DeWalt 611 router dies!

okay fella’s, I’ve just had my second DeWalt 611 fail. It just quits running. I had the first one do this about 4 months ago, purchased another and it quit today! Anybody have a recommendation for a reliable router to use with this machine?

Probably just need new brushes. I have not heard of the Makita’s burning through brushes like the Dewalt. But I have only had mine for six months. Brush replacement takes about 5 minutes. There is a video on the forums. Order two sets so you can repair both routers. Then you will have a spare.

I changed brushes today, I had 9 months on this set of brushes, I run the router on speed 1 or 2 only.

The Bosch PR20EVS Colt™ variable-speed palm-grip router puts routing power and precision in the palm of your hand. The PR20EVS has an ergonomic palm-grip design with softgrip to make it very comfortable to hold, yet it also has ample power, making it typically easier to use than larger routers. It’s more than a just a laminate trimmer, as it is the ideal tool for putting roundovers on deck railings, mortising for hinges, slot cutting, and much more. The motor features soft-start, a variable-speed control, and Constant Response™ circuitry to maintain speed under load. The PR001 fixed base features macro- and micro-fine depth adjustment. The PR20EVSK also includes a self-releasing 1/4" collet chuck, comfortable forged bit-changing wrenches, edge guide and a case.


(1) – PR20EVS Motor
(1) - 1/4" Self-Releasing Collet Chuck - 2610008122
(1) - 17 mm Collet Wrench - 2609110438
(1) - 10 mm Shaft Wrench - 2609110786
(1) - Fixed Base – PR001
(1) – Straight Edge Guide – PR002
(1) - Carrying Case

I just ordered a 4 pack of brushes from Amazon for less than 17 bucks. I don’t need them yet, but it sounds like with the Dewalt it’s just a matter of time. When the time comes I’d rather be looking at them than for them.

Thanks fella’s for your responses!

Yerp, they eat brushes. Fortunately, they’re quite cheap and really, really easy to change. About 100 hours of use is the rough approximation for lifespan that goes around. When in doubt, swap 'em! I’d almost bet money that’ll bring the router back.

I am currently running on speed setting 4 which is 22,600 rpm.

I just can’t get a good surface finish out of those low speeds in wood, man. I run mine in the 3-5 range pretty much constantly, and generally with great results.

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okay there, 1.5 - 5, take your pick. I’ve been running at 4 will lower to 3 to split the difference and just see how it goes!

I never move mine from the 1 setting, and as long as I have a sharp bit I’m happy with the finish. I mostly do outline cuts however, some pockets, but no carving yet.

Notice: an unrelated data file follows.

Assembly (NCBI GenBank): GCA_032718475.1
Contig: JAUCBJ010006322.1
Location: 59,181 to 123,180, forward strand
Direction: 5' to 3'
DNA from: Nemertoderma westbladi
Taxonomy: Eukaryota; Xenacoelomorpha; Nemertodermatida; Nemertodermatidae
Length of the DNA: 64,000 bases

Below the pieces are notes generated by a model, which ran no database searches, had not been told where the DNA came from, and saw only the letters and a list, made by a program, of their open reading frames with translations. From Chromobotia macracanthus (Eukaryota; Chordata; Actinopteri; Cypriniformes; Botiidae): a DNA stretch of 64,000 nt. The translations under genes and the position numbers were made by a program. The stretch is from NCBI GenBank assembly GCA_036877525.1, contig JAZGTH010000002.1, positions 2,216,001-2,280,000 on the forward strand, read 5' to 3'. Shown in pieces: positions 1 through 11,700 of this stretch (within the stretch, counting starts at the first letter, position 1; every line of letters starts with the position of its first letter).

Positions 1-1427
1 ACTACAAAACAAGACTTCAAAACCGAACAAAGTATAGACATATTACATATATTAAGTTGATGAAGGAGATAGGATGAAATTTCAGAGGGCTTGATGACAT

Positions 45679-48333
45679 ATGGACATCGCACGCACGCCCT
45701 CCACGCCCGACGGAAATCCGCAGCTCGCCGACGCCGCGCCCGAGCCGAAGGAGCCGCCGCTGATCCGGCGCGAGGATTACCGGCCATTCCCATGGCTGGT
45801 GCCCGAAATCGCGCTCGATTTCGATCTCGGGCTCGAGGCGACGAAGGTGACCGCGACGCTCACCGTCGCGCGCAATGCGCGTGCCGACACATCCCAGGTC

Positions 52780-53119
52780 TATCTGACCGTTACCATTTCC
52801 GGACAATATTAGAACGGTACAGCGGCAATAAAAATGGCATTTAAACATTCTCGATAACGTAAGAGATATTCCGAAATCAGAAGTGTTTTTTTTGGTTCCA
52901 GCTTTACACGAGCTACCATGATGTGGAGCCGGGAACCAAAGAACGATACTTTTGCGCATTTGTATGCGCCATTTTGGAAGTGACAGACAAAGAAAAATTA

@DanBrown I wonder if feed speed would then be a factor. I suppose you could theoretically get a good finish with any rpm so long as you had your feed speed and DOC matched accordingly–right?

Theoretically, yeah, for wood what really matters the most is numbers of cuts per inch. So you could easily accomplish the same by just slowing down your feed.

I guess the way I’m looking at it is that these are routers, and router bits. They are intended to be used at very high RPMs in the 25-32k range, at hand-feeding speeds which vary a lot. I’m still getting nice, clean chips out of mine instead of dust, with not the slightest sign of burning or bit heating, so I’m thinking all is still just fine. It makes for nice, clean finishes on the cut parts, as I’d expect from a router, and I find it to be a lot smoother in operation as well. At least with a two-flute bit.

My X-Carve doesn’t like anything that’s even SLIGHTLY asymmetric. I have an In-Groove V-cutting tool for example that vibrates like crazy if I try to spin it up more than about 2 on the speed dial, even though it’s rated for full speed.

Yeah, I definitely think the bits and spindles could take more, but we are restricted by the rigidity of the x-carve.

After beefing up the gantry I have been gradually testing my speeds. At the first setting on the router I am getting a good cut on hard maple with a 1/4" up cut spiral at 45 in/min and .05 DOC. Any faster and the cut is a bit rough. I wonder if increasing the rpm would change this. It’s worth trying out.

I’m cutting at about 60ipm and .125 deep with the same bit, myself, and getting a very nice, smooth cut. The router doesn’t sound like it’s laboring at all, maybe just a slight bit of load.

Wow! What type of material? And are you carving or cutting a line?

Pocketing, for the most part, in walnut, maple, and cherry. The two normal profiles I use are for line-cutting with full engagement, I’ll run about .125 deep and 40-60ipm at max speed on the router. For pocketing, it’s a .125 stepover, .250 deep, at 60ipm for roughing. The finish pass on both will generally be a .020 cut made at max depth, usually about 40ipm give or take a little. I’m using a two-flute freud. I use the same speeds and feeds with a .060 stepover for a 1/8" bit in a pocketing operation. I get nice, clean chips from the cuts, not dust, so I know my bit isn’t rubbing, etc. I figure these are ROUTER bits, meant to spin at very high speeds in wood. I tend to be unsurprised when they work very well doing so.

It’d be SUICIDE to use this kind of out-of-optimal feed and speed strategy on metals, but for wood it seems to work extremely well for me.



Here’s a test carve video I did using my new Camcorder in the CNC room!